Get On Island Time With Dorchester's Caribbean Fare

January 9, 2017

With a bad case of Winter Blues, Elisha Siegel travels to Dorchester to sample from the neighborhood's best West Indian spots.

Elisha Siegel
Get On Island Time With Dorchester's Caribbean Fare I WGBH I Craving Boston

I’ve been out of the chew and scribble game for a while now. Last time you heard from me it was July and I was hanging out by the beach working on a tan to go with my body-by-pork-belly. Now we’re deep into wintertime darkness and I’m desperate for a little sunshine. Since a Caribbean vacation isn’t in the budget this year, I’ll do what I do best and eat my way through Dorchester’s vibrant Caribbean food scene.

Get On Island Time With Dorchester's Caribbean Fare I WGBH I Craving Boston

It’s a particularly dreary December day. There’s been steady rain all morning and the sun can’t even. I hop off the red line at Shawmut, a T-stop conspicuously tucked into  a residential corner of Dorchester Center. With my Sauconys already soaked through to the socks I navigate out of the rain to Only One Jamaican Restaurant. I roll in after the lunch rush but it’s still jumping with people mostly grabbing food to go. Ordering from behind thick glass, I request the jerk chicken ($8.95) with rice and peas, and cabbage. The restaurant’s out of jerk sauce (insert joke of your choice) but I don’t mind substituting oxtail sauce which provides a sweet complement when poured over dirty rice. The chicken’s fantastic, with a slight char and the kind of spice that makes the sides of your mouth tingle without giving white people heartburn.
Get On Island Time With Dorchester's Caribbean Fare I WGBH I Craving BostonI get a hot tip that Taste of Eden has Jamaican beef patties that can’t be missed so I head a couple blocks over to this brightly painted, homey spot. I ask for a single patty ($1.87) and it comes to me warm in a brown paper bag. I sit down at a table by the window and put the beef patty on a napkin. I rip it in two, discovering that there are two layers to the crust. The firm, flakey outer crust and a second doughy, almost undercooked layer which adds an amazing textural wrinkle to this simple dish.

Get On Island Time With Dorchester's Caribbean Fare I WGBH I Craving Boston

Checking Jamaica off the list I head west to Blue Hill Avenue while metaphorically moving east towards Haiti. The Nu Flav restaurant doesn’t offer much aesthetically but when you see manman in the kitchen cooking all the food herself, you know you’re in for a treat. I don’t look at a menu (I’m not sure there is one). Instead, I ask the chef’s son what’s for lunch. He recommends the bouyon ($8.00), a traditional Creole soup with stewed oxtail, vegetables, green plantains and flour dumplings. The soup comes out steaming hot - perfect for the miserable weather. It’s spicy and tangy with citrus that balances the richness of the fatty oxtail. I’m in heaven here and I could spend the rest of the day hanging out... but there’s one more stop I need to make.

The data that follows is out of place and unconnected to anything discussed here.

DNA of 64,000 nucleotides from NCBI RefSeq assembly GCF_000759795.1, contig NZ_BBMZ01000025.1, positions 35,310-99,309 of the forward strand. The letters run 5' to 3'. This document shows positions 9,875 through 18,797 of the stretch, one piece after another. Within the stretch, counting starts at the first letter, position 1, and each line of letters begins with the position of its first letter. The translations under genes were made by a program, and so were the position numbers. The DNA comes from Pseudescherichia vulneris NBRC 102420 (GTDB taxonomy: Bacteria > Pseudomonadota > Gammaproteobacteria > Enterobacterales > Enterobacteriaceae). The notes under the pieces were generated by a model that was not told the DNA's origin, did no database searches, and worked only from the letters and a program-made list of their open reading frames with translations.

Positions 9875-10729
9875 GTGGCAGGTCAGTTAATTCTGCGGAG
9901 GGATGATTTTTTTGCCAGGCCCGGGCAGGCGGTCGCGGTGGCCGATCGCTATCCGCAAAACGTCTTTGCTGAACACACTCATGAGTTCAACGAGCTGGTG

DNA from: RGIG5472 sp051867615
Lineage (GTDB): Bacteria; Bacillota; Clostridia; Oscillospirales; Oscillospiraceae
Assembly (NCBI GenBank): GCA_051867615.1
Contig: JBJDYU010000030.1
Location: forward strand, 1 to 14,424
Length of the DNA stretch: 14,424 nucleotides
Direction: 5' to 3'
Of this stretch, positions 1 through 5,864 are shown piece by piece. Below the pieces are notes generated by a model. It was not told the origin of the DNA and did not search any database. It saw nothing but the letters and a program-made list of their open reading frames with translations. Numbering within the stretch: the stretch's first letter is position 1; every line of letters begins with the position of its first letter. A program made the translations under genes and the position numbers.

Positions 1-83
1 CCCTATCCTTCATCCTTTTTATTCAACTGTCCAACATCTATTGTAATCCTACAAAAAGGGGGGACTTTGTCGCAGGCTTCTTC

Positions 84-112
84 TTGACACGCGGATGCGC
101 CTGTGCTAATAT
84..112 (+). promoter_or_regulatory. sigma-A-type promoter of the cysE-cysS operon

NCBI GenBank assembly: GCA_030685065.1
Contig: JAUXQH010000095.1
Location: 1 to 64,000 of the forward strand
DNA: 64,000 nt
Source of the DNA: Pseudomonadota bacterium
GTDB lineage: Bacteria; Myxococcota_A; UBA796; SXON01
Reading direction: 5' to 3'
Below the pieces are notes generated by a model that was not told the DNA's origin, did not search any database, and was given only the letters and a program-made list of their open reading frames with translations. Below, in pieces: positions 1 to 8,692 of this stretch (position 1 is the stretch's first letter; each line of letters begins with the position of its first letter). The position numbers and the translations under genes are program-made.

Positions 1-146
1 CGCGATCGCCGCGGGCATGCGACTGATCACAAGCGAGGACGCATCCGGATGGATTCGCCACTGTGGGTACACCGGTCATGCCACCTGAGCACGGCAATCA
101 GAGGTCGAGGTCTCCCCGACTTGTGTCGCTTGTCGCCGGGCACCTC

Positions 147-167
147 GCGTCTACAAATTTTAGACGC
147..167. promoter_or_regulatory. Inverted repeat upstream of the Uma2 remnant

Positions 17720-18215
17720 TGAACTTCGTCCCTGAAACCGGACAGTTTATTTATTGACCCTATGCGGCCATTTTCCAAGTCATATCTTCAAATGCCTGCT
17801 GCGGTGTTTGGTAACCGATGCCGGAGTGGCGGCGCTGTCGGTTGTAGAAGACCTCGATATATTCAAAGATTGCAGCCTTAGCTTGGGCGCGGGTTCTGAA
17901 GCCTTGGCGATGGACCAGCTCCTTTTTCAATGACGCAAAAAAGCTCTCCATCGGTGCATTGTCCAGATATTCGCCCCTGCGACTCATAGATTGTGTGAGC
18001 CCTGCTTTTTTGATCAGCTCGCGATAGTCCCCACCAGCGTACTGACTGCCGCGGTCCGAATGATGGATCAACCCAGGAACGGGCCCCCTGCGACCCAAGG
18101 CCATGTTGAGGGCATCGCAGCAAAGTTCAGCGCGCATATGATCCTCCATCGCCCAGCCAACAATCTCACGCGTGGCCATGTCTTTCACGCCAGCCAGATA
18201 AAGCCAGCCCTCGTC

Get On Island Time With Dorchester's Caribbean Fare I WGBH I Craving Boston

Anybody who knows me knows I love roti and this trip wouldn’t be complete without one. If you’re unfamiliar with roti check out what one whip-smart (and handsome) local food writer had to say about it here. I jump back on the red line up to the JFK/UMass stop and walk a half-mile in a downpour to Singh’s Roti Shop. This takeout spot is so tightly packed with Trinidadian spices and treats that it’s a bit of a shock to realize there’s a fully functioning kitchen here with huge pots of meat and sauces stewing on the stovetop. I don’t waste any time before ordering a goat roti ($9.69) with all the fixings. The flakey flatbread is overstuffed with potatoes, cabbage and tamarind-habanero sauce. For good measure, the owner slips me a doubles ($2) - a sandwich made with curried chickpeas and tamarind sauce served between two pieces of savory fried dough. It’s a sweet and spicy treat which threatens to replace roti as my favorite Caribbean dish.

With meals four and five tucked safely in my stomach I say goodbye to the smells and tastes of the West Indies. We may have a few more long months of the winter blues, but at least we can get a whiff of that glassy ocean blue whenever I feel the islands calling.


Only One Jamaican Restaurant - 160 Norfolk St., Dorchester, 617.822.0444

Taste of Eden Restaurant - 38 Norfolk St., Dorchester, 617.282.0077

Nu Flav Restaurant - 1100 Blue Hill Ave., Dorchester, 617.506.7092,

Singh’s Roti Shop - 692 Columbia Rd., Dorchester, 617.282.7977,


  • January 9, 2017